CLEVELAND — Who can get a Pfizer booster shot? Those who had their second dose at least six months ago and are:
- Over age 65
- Between 18 and 64 with underlying medical conditions
- Those over 18 who have jobs with high risk of exposure.
- Healthcare workers
- Those in institutional settings
"If you're between 18 and 65 and you have obesity, diabetes, a heart condition or other chronic medical conditions you're eligible for the vaccine, if you're between 18 and 65 and you're a nurse, a teacher a school bus driver, someone who has a high public contact job, you can get a booster," says Dr. Keith Armitage, an infectious disease expert at UH Cleveland Medical Center.
What is this vaccine called Comirnaty?
"It's the exact same vaccine as Pfizer it's just the company's brand name but it's the same as the Pfizer/BioNTech vaccine," Dr. Armitage said.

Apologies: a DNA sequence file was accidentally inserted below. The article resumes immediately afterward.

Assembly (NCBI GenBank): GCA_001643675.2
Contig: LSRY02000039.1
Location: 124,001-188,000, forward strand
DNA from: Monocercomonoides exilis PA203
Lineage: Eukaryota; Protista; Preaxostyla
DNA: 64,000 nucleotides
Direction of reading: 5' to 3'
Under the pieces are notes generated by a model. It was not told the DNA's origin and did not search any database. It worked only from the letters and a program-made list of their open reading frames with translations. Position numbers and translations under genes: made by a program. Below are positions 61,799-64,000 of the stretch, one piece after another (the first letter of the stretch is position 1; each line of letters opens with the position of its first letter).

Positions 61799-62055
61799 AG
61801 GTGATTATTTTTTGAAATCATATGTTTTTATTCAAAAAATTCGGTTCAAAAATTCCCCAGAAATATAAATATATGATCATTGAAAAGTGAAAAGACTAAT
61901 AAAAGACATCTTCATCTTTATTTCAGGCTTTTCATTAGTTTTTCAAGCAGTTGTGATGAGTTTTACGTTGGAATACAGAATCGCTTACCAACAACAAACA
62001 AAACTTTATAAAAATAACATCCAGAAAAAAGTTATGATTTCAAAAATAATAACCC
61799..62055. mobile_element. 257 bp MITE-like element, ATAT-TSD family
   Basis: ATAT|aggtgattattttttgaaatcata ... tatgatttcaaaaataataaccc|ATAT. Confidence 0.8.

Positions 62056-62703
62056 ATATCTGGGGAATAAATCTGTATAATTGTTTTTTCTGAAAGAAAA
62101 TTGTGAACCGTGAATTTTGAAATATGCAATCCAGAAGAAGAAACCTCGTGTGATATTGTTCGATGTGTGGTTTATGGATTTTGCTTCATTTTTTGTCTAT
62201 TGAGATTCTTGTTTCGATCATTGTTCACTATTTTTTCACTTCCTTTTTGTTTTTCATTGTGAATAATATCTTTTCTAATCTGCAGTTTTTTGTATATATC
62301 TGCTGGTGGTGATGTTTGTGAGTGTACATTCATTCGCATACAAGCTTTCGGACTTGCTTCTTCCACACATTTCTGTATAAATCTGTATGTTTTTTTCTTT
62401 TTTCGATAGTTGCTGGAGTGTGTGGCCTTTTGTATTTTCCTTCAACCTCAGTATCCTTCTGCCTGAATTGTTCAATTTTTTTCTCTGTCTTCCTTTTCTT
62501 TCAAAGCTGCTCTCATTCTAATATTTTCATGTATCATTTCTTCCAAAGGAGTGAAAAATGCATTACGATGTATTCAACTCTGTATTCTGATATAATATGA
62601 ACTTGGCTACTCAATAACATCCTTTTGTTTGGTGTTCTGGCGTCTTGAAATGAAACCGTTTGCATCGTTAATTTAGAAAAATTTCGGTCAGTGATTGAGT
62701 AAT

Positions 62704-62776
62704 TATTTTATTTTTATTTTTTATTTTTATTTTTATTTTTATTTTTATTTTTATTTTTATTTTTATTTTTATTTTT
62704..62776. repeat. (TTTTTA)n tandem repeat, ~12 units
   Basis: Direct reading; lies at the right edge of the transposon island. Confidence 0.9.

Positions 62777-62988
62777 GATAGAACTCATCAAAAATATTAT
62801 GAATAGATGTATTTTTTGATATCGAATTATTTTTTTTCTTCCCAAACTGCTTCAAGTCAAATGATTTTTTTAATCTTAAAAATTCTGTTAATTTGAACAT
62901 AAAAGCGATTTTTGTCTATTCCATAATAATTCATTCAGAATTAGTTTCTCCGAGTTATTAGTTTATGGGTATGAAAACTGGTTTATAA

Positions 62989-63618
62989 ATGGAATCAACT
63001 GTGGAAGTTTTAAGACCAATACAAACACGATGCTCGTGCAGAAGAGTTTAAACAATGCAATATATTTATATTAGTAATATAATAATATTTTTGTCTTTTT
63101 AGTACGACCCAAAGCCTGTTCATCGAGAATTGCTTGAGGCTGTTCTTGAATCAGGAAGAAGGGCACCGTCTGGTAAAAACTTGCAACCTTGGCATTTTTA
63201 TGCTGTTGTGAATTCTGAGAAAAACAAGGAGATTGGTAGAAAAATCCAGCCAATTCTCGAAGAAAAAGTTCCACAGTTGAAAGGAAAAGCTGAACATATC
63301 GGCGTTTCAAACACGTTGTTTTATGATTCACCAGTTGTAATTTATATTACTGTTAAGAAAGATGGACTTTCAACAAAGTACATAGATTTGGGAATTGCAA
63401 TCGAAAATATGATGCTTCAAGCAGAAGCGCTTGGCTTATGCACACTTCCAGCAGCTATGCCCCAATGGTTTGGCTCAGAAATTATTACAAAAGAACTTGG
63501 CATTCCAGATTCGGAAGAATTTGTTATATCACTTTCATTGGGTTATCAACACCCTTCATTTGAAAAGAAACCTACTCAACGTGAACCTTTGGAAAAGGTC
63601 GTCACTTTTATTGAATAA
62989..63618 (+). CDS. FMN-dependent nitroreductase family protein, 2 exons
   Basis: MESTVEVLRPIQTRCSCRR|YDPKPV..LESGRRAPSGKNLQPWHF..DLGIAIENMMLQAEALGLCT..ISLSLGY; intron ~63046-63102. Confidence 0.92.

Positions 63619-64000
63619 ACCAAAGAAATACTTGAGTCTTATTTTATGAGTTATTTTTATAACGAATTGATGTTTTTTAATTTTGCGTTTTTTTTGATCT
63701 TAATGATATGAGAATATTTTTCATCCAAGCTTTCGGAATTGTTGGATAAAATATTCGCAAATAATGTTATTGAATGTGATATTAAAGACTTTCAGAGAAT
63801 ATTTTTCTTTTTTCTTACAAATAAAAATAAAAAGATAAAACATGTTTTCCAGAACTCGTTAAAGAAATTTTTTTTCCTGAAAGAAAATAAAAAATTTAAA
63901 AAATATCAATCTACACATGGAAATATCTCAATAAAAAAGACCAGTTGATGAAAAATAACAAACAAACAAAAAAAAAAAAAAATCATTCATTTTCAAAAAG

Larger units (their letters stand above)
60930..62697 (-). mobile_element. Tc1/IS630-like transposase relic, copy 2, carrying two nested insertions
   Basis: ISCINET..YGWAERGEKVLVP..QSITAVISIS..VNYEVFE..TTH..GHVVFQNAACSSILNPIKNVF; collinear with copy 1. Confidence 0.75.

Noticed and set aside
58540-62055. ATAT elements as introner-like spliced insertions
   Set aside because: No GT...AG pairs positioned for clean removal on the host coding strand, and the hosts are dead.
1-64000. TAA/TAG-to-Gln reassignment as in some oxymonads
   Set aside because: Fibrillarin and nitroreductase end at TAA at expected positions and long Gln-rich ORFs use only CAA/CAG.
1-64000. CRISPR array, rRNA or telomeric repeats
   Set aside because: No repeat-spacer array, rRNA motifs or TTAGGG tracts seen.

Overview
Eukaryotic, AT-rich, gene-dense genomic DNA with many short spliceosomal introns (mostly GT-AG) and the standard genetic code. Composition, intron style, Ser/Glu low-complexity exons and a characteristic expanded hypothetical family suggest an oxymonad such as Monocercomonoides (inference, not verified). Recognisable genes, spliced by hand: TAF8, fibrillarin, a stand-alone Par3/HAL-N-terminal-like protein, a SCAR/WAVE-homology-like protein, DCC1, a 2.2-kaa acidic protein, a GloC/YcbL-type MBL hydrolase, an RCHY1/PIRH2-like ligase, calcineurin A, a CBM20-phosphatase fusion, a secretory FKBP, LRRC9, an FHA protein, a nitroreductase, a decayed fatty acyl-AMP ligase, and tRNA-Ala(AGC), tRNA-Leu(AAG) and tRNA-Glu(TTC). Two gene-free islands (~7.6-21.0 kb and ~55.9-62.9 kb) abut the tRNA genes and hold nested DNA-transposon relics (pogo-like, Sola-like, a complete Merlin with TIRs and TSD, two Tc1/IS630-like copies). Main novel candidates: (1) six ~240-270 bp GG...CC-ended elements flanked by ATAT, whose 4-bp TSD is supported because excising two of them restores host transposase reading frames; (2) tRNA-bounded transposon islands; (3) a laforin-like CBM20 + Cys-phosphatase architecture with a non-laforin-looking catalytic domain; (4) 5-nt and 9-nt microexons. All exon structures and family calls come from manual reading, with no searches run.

Dr. Armitage says for those who received Moderna, the good news is that it seems to last longer than Pfizer's but those folks need to sit tight and wait for their vaccine booster to be approved.
"I do think the Moderna approval will come relatively shortly, Johnson and Johnson may be a bit later, there's no official recommendation to get a Pfizer booster if you got Johnson and Johnson or Moderna, people are doing it, I don't think there's any harm, but it's not part of any guideline or recommendation," Dr. Armitage said.
According to the Ohio Department of Health, eligible booster recipients will be asked to attest they have one of the qualifying conditions, but specific proof will not be required. They advise to allow 2-3 weeks to get your booster dose, but you can start making appointments now at more than 35 hundred providers around the state.
ODH says there is more than enough doses to keep vaccinating the unvaccinated as well as giving those who qualify their booster shot.
Don't forget to take your COVID vaccination card with you to your appointment so it can be updated.
If you lost it, contact the place you received your initial shots or contact your county health department.
Data shows the vaccine, even without a booster, protects people from severe disease and death. So those who are healthy can rest easy that they are still protected.
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